Hudson soldier back home from tour in Afghanistan
One of the reasons Spc. Brent Kodesh enlisted in the U.S. Army Reserve at age 29 was a desire for adventure.
Now 32, Kodesh can say the Army has lived up to its promise.
He returned in late April from a 10-month tour in Afghanistan, where he served with a small contingent at Jalalabad for more than four months before completing his tour at Bagram Airfield, the largest U.S. military base in the country.
Kodesh and three other soldiers from the 203rd Transportation Co. based in Arden Hills, Minn., were assigned to Forward Operating Base Fenty at Jalalabad.
As cargo handlers, their job was to operate the Rough Terrain Container Handlers (RTCH) on the base. The big machines are used to load and unload 20-foot shipping containers from trucks.
“Those containers are everywhere in Afghanistan,” Kodesh said in a recent interview. “We were in charge of moving those around … Different contractors would say they needed something moved, so we would go move it for them.”
Located in the lowlands near the border with Pakistan, Jalalabad is prone to attacks from the Taliban. The temperature is hot, too, with an average daily high of over 100 degrees F during the summer months.
“It was definitely more dangerous, because it was a smaller base,” Kodesh said. “…It was pretty scary there for a little while, although I was never directly involved in anything scary.”
The biggest threat was from incoming mortars fired from the surrounding mountains. At FOB Fenty, when the mortars hit, they hit nearby.
The Jalalabad Airfield at FOB Fenty is where the drones used to strike Taliban targets in Pakistan were housed. Kodesh would watch them take off from a small runway 500 feet away.
“That was really cool,” he said.
Across the street was a compound where members of the Afghan National Army stayed.
The Afghan soldiers weren’t allowed to carry their weapons on the U.S. base because of the threat of inside attacks on American soldiers.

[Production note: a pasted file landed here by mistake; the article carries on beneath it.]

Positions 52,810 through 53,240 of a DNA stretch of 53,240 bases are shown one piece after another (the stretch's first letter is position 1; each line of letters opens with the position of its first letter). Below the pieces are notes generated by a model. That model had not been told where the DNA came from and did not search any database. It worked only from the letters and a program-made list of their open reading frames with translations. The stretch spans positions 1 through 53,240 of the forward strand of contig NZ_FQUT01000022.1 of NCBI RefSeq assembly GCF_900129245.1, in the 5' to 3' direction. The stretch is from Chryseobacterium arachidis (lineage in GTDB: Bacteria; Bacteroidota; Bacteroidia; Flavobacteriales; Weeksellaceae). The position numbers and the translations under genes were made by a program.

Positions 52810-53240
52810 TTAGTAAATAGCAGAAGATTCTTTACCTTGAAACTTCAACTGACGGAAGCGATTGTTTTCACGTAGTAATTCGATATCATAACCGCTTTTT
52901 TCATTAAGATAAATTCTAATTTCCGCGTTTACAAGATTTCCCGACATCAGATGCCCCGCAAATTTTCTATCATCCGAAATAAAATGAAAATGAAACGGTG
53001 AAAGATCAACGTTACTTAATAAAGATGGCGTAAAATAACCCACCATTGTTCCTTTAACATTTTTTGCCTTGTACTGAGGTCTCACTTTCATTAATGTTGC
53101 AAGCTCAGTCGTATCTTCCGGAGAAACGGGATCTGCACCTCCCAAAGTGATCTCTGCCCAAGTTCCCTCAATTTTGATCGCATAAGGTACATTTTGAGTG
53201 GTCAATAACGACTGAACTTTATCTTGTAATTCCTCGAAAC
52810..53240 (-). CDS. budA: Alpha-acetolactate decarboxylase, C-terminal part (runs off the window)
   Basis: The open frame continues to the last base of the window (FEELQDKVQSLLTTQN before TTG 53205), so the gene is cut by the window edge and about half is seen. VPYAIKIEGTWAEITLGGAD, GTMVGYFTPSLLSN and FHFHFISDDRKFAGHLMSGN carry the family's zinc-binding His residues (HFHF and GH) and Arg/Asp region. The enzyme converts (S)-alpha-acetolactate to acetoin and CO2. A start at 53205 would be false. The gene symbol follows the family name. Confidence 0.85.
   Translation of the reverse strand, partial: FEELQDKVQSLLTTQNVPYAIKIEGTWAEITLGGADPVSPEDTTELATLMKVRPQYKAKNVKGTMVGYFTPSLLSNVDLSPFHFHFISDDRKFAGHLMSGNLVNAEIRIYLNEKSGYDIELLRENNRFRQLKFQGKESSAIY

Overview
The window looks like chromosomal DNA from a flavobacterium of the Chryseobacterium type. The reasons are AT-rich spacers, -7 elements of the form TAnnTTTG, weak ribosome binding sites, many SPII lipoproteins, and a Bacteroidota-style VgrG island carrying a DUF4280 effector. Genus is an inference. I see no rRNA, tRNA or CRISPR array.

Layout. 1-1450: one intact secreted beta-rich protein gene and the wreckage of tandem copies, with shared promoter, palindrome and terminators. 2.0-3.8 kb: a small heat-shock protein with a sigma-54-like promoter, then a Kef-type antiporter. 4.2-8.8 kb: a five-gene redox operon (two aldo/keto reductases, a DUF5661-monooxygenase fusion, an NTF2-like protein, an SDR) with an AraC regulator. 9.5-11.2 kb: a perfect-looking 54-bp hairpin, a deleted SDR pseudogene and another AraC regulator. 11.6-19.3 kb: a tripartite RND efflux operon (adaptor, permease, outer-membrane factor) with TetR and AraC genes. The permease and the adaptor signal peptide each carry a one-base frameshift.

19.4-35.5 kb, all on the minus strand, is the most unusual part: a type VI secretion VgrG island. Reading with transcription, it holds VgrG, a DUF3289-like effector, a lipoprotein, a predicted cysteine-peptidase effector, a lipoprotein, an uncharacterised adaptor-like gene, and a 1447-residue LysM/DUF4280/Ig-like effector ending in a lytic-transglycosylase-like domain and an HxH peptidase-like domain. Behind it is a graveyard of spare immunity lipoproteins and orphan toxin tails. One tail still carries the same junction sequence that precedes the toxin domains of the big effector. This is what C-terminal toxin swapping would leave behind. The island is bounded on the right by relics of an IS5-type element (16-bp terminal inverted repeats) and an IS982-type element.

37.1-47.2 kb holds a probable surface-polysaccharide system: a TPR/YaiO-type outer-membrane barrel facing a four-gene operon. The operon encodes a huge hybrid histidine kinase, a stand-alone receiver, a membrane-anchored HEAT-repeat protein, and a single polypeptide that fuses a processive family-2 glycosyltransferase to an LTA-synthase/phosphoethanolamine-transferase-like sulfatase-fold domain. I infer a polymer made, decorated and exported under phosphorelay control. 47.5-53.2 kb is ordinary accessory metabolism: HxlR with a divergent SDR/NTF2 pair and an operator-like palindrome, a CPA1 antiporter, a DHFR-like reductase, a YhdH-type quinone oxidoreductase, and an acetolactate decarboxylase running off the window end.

Nevertheless, Kodesh enjoyed having the Afghan soldiers nearby.
“That was probably my favorite place because of the diversity,” he said. “We saw them every day.”
The Blackhawk and Apache helicopters at the airfield would scramble when the enemy mortars fell.
“They would get up in the air and be looking for them. I would never find out if they would catch them or not. At least you felt a little bit safer when you heard all the birds circling overhead,” Kodesh said.
His job on the huge Bagram Airfield was completely different. There, he oversaw a group of 10 to 15 Pakistani men, who were responsible for escorting Afghan fuel truck drivers around the base.
The Pakistani contractors, who had security clearances, watched the Afghan drivers because they weren’t fully trusted. Kodesh, in turn, was responsible for supervising the Pakistanis.
“We worked with them every day. I spent more time with them than I did with my own soldiers. We formed really close friendships with them all,” he related. “I miss them all. They’re really good guys.”
Since returning to Hudson, Kodesh has gotten phone calls from one of the men, who is now back in Pakistan.
“They were just like us,” Kodesh said. “They were just working to make money. They sent all their money back home -- gave it to their families.”